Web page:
What’s your favorite part about being a Switch leader? Most likely, it’s connecting with students to show them how much Jesus loves them regardless of their background, social skills, emotional needs, sensory needs, cognitive abilities, and physical abilities. But some of the students we’re trying to reach need more support than what you as an individual small group leader can give. That’s where Switch Support leaders and peer mentors step in.
When you recognize that a student needs extra support, you can enlist the help of the Switch Support leaders at your campus. They may sit with you in small group discussions, using sensory tools to help a student stay focused. They may give an overwhelmed student a safe place to take a quiet break if needed. Peer mentors are dedicated friends to students who may feel lost, lonely, or overwhelmed at Switch without them. This article will explain more about what Switch Support leaders do and the students they may serve.
Before you read on, though, take note of this. A student may have an identified difference or disability, but that does not always mean they need additional support. Switch Support is for any student who is dysregulated and demonstrating that their emotional, cognitive, or sensory systems are overloaded for any reason. For example: A student with Down Syndrome may be able to participate in Switch without any additional support. Or, a student without any known disability might be dealing with a new foster placement. That student may require extra assistance to be able to stay comfortable at Switch. This list will give you some examples of a few of the special needs students who use Switch Support display.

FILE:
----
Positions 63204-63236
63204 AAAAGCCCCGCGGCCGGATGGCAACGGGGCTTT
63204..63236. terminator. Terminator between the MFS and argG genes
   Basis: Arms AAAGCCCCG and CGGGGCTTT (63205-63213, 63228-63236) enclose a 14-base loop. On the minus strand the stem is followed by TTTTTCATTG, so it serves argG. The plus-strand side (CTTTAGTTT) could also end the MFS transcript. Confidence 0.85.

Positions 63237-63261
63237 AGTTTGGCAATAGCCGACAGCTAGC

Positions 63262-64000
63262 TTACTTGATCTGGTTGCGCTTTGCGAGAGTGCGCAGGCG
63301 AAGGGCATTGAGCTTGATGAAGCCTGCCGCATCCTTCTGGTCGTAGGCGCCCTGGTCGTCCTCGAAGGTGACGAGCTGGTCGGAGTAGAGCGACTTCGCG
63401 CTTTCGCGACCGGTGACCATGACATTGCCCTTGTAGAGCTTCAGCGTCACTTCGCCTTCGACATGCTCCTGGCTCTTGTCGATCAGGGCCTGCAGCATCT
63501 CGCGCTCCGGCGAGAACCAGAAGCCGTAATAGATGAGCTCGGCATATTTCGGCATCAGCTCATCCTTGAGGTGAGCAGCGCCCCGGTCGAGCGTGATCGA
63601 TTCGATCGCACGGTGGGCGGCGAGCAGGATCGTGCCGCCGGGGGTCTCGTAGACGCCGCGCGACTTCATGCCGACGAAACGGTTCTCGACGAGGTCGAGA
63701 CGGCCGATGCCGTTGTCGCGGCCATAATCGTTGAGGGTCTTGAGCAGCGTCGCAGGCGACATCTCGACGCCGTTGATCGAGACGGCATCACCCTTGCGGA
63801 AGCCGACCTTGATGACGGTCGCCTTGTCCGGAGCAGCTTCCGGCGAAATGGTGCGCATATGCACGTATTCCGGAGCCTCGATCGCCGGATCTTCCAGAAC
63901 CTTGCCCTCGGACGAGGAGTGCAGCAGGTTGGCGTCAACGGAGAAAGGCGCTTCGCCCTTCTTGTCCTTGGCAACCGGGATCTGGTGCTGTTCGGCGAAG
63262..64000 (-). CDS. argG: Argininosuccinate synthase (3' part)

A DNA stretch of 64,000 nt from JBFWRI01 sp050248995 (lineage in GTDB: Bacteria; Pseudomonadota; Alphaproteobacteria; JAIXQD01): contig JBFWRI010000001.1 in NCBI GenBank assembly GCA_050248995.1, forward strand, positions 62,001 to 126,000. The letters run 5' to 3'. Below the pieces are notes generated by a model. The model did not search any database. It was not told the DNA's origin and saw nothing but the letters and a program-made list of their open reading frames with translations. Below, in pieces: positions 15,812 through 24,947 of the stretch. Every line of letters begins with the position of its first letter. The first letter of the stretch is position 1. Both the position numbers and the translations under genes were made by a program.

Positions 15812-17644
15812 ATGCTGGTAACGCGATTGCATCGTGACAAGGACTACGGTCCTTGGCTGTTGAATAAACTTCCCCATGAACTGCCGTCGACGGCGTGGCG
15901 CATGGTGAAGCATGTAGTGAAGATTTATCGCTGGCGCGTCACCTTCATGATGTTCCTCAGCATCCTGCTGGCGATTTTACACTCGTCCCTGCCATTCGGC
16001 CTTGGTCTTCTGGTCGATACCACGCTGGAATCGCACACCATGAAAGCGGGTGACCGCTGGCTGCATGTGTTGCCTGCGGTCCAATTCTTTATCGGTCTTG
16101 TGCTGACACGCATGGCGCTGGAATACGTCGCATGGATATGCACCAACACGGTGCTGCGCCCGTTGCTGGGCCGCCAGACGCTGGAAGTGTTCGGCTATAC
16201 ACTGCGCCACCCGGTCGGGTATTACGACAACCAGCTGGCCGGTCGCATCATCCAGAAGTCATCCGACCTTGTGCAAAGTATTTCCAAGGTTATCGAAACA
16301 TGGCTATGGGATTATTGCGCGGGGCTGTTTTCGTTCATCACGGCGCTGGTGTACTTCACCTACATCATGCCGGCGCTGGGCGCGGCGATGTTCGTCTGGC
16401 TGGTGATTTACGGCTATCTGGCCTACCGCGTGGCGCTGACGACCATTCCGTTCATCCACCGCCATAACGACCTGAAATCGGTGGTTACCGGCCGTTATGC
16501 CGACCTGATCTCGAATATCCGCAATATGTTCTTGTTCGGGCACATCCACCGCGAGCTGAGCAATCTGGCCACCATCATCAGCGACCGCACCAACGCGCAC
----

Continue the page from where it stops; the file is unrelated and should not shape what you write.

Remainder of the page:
What Do Switch Support Leaders Do?
- A one-on-one Switch Support leader provides one-on-one leadership and attention to any student who needs it. Switch Support leaders consistently work with and get to know the student so the student will feel safe. The student will be safer, too, because there is an extra set of hands and eyes to monitor the student’s needs. A one-on-one support leader may work with a student for several weeks, months, or years as needed.
- On-call Switch Support leaders work with Switch staff.
- They can work with any new students who may arrive at the campus whose family specifically asks for extra support.
- They work with campus staff to identify and work with students who may need extra support.
- Example: Any student can have an “off” day, causing them to display challenging behavior that requires extra support. At the discretion of the staff, the on-call Switch Support leader can work with you in your small group to support a student so you can focus on your small group more easily. They may step in and out to help other students as needed.
- Switch Support leaders partner with the whole family. It’s stressful for moms or dads who are sometimes called to pick their student up from Switch due to challenging behaviors. A family with a Switch Support leader can enjoy peace of mind because the leader works closely with them to learn what works at home or school, and helps apply those methods to offer a consistent, effective experience at Switch for the student.